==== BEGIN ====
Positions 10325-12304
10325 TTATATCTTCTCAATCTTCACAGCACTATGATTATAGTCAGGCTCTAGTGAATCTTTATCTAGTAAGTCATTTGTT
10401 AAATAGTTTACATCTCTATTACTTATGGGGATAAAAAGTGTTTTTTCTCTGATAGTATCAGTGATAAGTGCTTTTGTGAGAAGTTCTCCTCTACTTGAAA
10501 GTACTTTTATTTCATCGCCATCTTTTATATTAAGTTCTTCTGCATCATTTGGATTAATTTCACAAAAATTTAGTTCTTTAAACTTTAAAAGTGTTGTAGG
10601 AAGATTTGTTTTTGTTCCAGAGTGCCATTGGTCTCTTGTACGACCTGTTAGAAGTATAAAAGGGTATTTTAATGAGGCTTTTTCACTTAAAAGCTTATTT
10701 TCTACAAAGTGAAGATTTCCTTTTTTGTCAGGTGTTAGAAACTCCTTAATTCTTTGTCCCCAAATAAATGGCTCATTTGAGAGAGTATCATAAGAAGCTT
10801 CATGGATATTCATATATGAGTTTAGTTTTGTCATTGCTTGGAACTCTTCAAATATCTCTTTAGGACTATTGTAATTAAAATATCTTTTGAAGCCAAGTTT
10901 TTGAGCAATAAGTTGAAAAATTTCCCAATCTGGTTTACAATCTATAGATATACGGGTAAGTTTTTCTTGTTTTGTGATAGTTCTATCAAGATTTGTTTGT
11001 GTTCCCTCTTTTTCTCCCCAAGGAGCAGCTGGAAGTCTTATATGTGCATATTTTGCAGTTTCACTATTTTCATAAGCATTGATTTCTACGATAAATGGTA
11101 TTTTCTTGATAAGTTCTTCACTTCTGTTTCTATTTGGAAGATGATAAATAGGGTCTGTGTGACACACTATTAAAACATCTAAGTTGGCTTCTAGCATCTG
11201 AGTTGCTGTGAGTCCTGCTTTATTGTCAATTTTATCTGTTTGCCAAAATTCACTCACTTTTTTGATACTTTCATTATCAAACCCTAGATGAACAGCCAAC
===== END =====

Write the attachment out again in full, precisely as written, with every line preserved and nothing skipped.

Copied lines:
Positions 10325-12304
10325 TTATATCTTCTCAATCTTCACAGCACTATGATTATAGTCAGGCTCTAGTGAATCTTTATCTAGTAAGTCATTTGTT
10401 AAATAGTTTACATCTCTATTACTTATGGGGATAAAAAGTGTTTTTTCTCTGATAGTATCAGTGATAAGTGCTTTTGTGAGAAGTTCTCCTCTACTTGAAA
10501 GTACTTTTATTTCATCGCCATCTTTTATATTAAGTTCTTCTGCATCATTTGGATTAATTTCACAAAAATTTAGTTCTTTAAACTTTAAAAGTGTTGTAGG
10601 AAGATTTGTTTTTGTTCCAGAGTGCCATTGGTCTCTTGTACGACCTGTTAGAAGTATAAAAGGGTATTTTAATGAGGCTTTTTCACTTAAAAGCTTATTT
10701 TCTACAAAGTGAAGATTTCCTTTTTTGTCAGGTGTTAGAAACTCCTTAATTCTTTGTCCCCAAATAAATGGCTCATTTGAGAGAGTATCATAAGAAGCTT
10801 CATGGATATTCATATATGAGTTTAGTTTTGTCATTGCTTGGAACTCTTCAAATATCTCTTTAGGACTATTGTAATTAAAATATCTTTTGAAGCCAAGTTT
10901 TTGAGCAATAAGTTGAAAAATTTCCCAATCTGGTTTACAATCTATAGATATACGGGTAAGTTTTTCTTGTTTTGTGATAGTTCTATCAAGATTTGTTTGT
11001 GTTCCCTCTTTTTCTCCCCAAGGAGCAGCTGGAAGTCTTATATGTGCATATTTTGCAGTTTCACTATTTTCATAAGCATTGATTTCTACGATAAATGGTA
11101 TTTTCTTGATAAGTTCTTCACTTCTGTTTCTATTTGGAAGATGATAAATAGGGTCTGTGTGACACACTATTAAAACATCTAAGTTGGCTTCTAGCATCTG
11201 AGTTGCTGTGAGTCCTGCTTTATTGTCAATTTTATCTGTTTGCCAAAATTCACTCACTTTTTTGATACTTTCATTATCAAACCCTAGATGAACAGCCAAC